We’ve Been Failing Our Sons

Boys raise their hands more. They dominate discussions. They are continually the largest voices in academia. Most have heard these statistics for years. There’s truth to them. Most of it has its roots in a string of studies published in the early 90’s which explored the plight of American girls in the education system. These studies found real issues in the way that girl’s experience school. Girls were called on less, had less self-esteem and were less vocal in discussions.

You’ll notice however that something is lacking. That oh so important facet of education. Achievement. All of these studies left out that one key element and for good reason.

You see the conclusion that we were short-changing girls relied almost exclusively on these “soft” data points. A study dedicated to self-esteem and who raises their hands really only tells you those things. Extrapolating usable data from “who raises their hand” is almost impossible. It’s just guessing. It is likely a symptom of cultural ques and upbringing that may certainly be a symptom of problematic attitudes, but not directly rooted in the education system. It may even be biological differences. It’s very difficult to tell.

As these studies were overwhelmingly funded and conducted by well-meaning womens empowerment groups such as the AAUW, the final conclusions left out some glaring data. Most of the data was never peer-reviewed, much of it was even conspicuously missing.

In 1998, former Assistant Secretary of Education Diane Ravitch was quoted in The New York Times: “The AAUW report was just completely wrong. What was so bizarre was that it came out right at the time that girls had just overtaken boys in almost every area. It… was like calling a wedding a funeral.”

Now, 20 years later the numbers have played out and Ravitch was correct. Yet the narrative has remained unchanged in the public sphere.

The facts are these.

In 2017,  72.5 percent of females who had recently graduated high school were enrolled in a two-year or four-year college, compared to 65.8 percent of men.

57 percent of college attendees are female

Boys are 30 percent more likely to drop out of primary school

Boys receive 72 percent of suspensions

They make up 62 percent of special education classes

AP classes are 60-65 percent female.

Girls outperform boys in every level of schooling. They get more A’s, they get more degrees. They are less likely to act out and are less likely to be punished when they do.

As is often the case, the lowest income bracket is hit the hardest.

Of course this doesn’t necessarily eliminate the possibility of systemic emotional issues. Women attempt suicide at a higher rate than men.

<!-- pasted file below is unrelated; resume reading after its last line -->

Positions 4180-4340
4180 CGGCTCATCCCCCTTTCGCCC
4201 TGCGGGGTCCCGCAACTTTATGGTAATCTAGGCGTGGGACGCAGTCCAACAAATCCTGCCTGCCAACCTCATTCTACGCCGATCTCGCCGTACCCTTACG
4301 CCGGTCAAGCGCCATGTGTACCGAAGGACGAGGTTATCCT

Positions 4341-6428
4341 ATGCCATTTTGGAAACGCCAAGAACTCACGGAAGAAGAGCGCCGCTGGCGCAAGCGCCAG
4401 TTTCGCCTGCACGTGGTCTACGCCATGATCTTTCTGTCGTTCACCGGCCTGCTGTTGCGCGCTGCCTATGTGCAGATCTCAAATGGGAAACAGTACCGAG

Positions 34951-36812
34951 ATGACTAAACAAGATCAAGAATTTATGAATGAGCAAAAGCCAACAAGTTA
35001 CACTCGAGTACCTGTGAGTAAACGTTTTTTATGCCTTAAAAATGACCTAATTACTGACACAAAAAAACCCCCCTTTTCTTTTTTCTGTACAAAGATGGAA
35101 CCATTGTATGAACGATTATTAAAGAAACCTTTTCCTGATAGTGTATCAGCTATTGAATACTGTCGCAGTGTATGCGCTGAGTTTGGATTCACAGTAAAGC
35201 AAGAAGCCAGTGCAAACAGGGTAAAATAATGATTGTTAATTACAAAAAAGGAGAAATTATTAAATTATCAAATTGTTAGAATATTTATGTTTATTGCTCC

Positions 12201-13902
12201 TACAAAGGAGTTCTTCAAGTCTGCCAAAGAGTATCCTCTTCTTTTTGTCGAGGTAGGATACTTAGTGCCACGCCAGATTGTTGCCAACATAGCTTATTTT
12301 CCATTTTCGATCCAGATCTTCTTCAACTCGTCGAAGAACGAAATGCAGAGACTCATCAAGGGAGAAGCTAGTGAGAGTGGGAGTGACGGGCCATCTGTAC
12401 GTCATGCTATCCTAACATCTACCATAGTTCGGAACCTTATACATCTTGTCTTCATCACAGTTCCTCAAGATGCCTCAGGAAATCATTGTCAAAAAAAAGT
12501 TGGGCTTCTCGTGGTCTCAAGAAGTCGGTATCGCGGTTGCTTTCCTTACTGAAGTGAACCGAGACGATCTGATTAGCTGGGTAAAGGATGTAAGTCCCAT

Except that:

In 2015, there were 1,537 suicides among males and 524 among females aged 15 to 19 years. It’s a trend that been increasing since the 70’s. Women attempt more often and report higher levels of depression. But its men that finish the deed. We’ve encouraged girls to seek help, but neglected to correct the toxic attitudes that keeps young men from seeking treatment.

When one group is under-reporting an illness, the deaths become the most accurate counter.

It’s almost never talked about. Instead we get a push for girls in STEM. It’s not unfounded. In fact the lack of girls in STEM, entrepreneurship and business nearly completely explains the wage gap, which almost completely disappears when controlling for career choice and maternity (which is a problem).

But that’s not a problem of education. It’s a problem of interest. Girls are not as interested in these fields as men. Now we could argue that this comes from systemic attitudes and pressures that women are brought up into and so learn interest in non-stem fields. That’s an argument that perfectly valid. The argument that education dampens the success of women is demonstrably false.

It may even be that women prefer to work in interpersonal careers while men tend towards working with things; an idea that is corroborated by early childhood studies. In which case the question we should really be asking is: why are we assigning such a different value to those types of fields?

It’s not new. Studies outlining the failing education of men have been conducted time and time again for years. We’ve know about the “reverse” gender gap in education for at least 30 years and it’s only gotten worse. So why does America have this glaring blind spot? Are we so used to empowering women and hearing about the patriarchy that we dismiss our young boys? Do we believe on some level that it isn’t real? Do we believe that men somehow had this coming?

We need empowerment. We need a new and positive identity. When people look at deadbeat dads and gang violence and suicide rates, will we talk about male fragility? Are we passing judgement onto men, instead of raising men? Will we blame their male-ness? Will we decide that men are the violent ones? Will we decide that our boys are just more likely to rape? Will we accept our sons might shoot up a school? Will we begin to ask the real questions?

Did we fail our boys?

Did we leave them behind?




One thought on “We’ve Been Failing Our Sons

Leave a Reply